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are a very honest fellow-give me your handlet us walk and speak softly : there is a worthy female in your wife's fituation, now in that hedge.
Is there, sir?-answered the gardener in a whisper, and collecting into his face all the lines of caution-hush
He beckoned me exactly as he would have done had I rashly opened the door of his wife's chamber. The fensation was brought home.
There is no call for sheers at present, fir, said he, and the less we walk that way the better-hush,hush hush.
He now repeated his signal to keep silence, and went off on tip-toe till he gained the greensward.
Thus was my humour still more fweetened; I was so happy that I looked up to the sun, which shone on me, with emulation; with rivalry.
A little rhapsody escaped me—and, were it possible, my beam should be like thine. There is not a single object which some ray or other of my benevolence should not animate.
Taking my eyes from the heavens, and casting them to earth, I saw a cluster of Pinks drooping for want of a support. Warmed as I then was, 'tis inconceivable with how much pleasure I placed them about a stick and tied them gently round it. As they stood erect in their new attitude there came from them an odour that seemed to thank me. It may be the
fragrance of gratitude ! Imagination chose to think it such. What amiable deception !
But I had just turned from the flowers when an insect which settled upon my left cheek ftung me so fensibly that I raised up my arm, and spread my hand to Aap it into annihilation. Bodily pain is a trying point. I took out a pocket-glass (which I happened to have about me) and viewed my enemy.'; The motion had alarmed him, and his tongue was taken out of my cheek. There are strange traits in my character. I represented him as having just risen from banquetting to his heart's content. The orifice he had made was not bigger than a small pin's head. The appearance was at worst that of a pimple—the pain was gone. It is but the harvest bump of an happy insect, said I.-It was too fine a day methought . to banish any thing animate from the light, and I was in too good a temper to be vindictive.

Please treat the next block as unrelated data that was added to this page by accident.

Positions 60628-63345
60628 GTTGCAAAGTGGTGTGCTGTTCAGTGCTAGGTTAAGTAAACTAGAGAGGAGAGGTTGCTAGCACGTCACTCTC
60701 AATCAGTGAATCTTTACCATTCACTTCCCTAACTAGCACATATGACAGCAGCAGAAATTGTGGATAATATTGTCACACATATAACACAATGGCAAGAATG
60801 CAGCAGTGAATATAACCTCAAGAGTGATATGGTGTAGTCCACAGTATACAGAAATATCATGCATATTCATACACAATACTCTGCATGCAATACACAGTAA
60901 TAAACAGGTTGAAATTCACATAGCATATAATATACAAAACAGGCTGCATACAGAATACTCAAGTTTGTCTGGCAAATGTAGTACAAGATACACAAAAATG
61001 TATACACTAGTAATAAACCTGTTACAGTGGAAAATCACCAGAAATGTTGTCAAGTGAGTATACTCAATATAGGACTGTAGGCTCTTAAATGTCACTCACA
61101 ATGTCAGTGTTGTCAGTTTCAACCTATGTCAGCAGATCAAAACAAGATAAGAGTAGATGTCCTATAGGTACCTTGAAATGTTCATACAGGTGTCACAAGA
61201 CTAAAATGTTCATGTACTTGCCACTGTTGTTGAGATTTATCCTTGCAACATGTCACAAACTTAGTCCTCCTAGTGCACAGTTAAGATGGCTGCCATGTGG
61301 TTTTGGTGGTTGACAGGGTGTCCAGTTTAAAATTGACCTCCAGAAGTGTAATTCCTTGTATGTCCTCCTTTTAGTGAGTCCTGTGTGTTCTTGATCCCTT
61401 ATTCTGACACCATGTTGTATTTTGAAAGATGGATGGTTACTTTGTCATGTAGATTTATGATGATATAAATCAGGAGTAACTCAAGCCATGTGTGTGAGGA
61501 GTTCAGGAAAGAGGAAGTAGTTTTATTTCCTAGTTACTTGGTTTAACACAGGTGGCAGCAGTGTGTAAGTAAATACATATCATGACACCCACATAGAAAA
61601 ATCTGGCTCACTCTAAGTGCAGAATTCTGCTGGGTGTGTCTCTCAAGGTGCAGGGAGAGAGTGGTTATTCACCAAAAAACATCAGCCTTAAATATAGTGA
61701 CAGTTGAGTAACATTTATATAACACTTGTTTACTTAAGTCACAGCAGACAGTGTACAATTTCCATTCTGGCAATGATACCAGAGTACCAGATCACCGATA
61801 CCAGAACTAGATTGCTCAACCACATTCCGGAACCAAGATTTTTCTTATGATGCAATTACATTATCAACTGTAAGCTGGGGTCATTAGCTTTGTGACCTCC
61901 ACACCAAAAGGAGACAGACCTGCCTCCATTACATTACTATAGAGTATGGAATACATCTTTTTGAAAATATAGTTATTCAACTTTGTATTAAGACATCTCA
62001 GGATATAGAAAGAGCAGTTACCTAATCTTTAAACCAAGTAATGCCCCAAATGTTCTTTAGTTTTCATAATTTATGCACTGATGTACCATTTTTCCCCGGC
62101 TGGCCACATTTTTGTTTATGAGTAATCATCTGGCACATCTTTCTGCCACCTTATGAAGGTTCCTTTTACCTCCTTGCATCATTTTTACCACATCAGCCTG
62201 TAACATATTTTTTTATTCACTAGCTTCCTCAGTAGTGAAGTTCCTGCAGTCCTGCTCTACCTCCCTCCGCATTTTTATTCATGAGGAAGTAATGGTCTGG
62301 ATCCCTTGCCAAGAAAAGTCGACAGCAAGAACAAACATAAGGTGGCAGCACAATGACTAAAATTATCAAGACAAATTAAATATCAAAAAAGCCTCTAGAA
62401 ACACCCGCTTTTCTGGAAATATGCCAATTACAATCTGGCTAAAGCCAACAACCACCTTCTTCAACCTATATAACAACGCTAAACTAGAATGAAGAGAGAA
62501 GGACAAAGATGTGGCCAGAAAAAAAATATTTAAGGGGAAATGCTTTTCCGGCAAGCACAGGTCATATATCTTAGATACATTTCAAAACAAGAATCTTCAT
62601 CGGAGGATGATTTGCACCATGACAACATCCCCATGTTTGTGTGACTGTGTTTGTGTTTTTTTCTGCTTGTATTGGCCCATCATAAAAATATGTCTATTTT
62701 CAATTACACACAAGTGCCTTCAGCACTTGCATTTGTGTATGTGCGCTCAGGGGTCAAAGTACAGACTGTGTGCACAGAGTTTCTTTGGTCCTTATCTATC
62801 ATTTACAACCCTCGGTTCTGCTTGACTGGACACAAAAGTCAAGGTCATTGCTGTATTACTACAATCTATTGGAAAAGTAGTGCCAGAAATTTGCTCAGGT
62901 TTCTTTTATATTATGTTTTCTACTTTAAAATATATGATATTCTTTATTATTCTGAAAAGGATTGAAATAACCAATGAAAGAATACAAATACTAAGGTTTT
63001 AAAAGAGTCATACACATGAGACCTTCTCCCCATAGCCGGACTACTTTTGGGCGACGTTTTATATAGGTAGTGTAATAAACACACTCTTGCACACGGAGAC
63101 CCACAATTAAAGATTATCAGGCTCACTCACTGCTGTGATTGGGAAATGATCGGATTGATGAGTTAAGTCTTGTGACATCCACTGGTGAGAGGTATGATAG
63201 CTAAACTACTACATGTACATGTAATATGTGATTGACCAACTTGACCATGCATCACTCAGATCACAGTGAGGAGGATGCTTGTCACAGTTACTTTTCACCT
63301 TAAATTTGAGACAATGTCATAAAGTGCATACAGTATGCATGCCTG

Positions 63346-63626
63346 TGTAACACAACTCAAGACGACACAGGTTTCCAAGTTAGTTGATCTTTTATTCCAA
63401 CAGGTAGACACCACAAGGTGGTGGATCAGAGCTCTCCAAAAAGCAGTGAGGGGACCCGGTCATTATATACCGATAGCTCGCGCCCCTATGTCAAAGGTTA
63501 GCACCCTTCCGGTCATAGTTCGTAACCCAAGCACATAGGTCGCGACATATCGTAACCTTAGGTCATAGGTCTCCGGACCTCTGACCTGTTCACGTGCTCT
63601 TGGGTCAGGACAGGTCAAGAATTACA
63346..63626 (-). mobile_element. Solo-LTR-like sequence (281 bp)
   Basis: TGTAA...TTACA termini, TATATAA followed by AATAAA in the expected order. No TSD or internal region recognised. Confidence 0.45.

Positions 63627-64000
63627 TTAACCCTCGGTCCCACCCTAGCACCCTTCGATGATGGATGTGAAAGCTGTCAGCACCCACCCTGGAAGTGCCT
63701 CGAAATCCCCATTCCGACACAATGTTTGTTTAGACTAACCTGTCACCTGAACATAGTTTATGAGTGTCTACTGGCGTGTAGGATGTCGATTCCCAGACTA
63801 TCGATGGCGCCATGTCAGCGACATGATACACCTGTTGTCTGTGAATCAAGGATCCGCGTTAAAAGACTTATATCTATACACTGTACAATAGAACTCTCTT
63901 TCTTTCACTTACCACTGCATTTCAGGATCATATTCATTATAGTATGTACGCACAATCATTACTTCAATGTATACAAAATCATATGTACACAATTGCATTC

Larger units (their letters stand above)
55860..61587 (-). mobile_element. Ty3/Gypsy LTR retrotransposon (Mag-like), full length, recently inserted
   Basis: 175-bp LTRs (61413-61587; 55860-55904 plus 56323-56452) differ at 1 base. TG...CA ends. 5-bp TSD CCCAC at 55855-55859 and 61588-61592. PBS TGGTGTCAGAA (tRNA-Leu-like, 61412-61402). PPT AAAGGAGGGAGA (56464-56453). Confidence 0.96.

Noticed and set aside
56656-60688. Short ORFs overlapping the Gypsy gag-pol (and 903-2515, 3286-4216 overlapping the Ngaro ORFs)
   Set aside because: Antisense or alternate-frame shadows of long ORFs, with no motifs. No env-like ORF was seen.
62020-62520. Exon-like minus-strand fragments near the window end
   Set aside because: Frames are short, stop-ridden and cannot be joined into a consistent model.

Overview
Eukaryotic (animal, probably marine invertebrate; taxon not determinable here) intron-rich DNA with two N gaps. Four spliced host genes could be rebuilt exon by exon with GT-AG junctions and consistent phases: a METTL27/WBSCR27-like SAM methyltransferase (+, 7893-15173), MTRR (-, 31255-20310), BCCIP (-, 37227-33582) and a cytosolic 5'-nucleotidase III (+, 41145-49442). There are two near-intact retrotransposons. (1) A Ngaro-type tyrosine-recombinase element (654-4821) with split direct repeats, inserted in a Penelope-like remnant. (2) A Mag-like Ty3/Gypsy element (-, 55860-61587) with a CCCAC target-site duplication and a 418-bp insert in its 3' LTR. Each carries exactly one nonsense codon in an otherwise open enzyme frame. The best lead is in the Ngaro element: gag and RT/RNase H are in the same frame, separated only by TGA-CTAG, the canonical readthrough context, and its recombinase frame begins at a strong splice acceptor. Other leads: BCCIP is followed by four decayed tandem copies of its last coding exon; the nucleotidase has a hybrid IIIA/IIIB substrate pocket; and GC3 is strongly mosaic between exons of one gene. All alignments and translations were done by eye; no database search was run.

Get thee gone, fool, said I-shakeing my head. Much good may it do thee. It buzzed thanks, and few away.
At this crisis my daughter came running to tell me her Canary had recovered, and she had just saved her brood of Chicks from the Kite.
Better and better still, Matilda, said 1, let us go into the house. The heart was stirred.
CHAP . CHAP. III.
OF THE LATE WM. SHENSTONE, ESQ.
O exercise the foul in benevolent
trifles is a good way to prepare it for matters of more consequence. After these transactions, I and my daughter Matilda were fitting at the door of an airy hall that commanded one of the finest lawns in my garden. What an evening! said Matilda ; is there any thing in nature, papa, so fine as a setting fun! Yes, said I in an extacy, starting at the same time from my seat, a rising one. Matilda agreed to the remark, but seemed surprised at the emotion: She did not know there was more
meant than met the ear,” While ideas were ope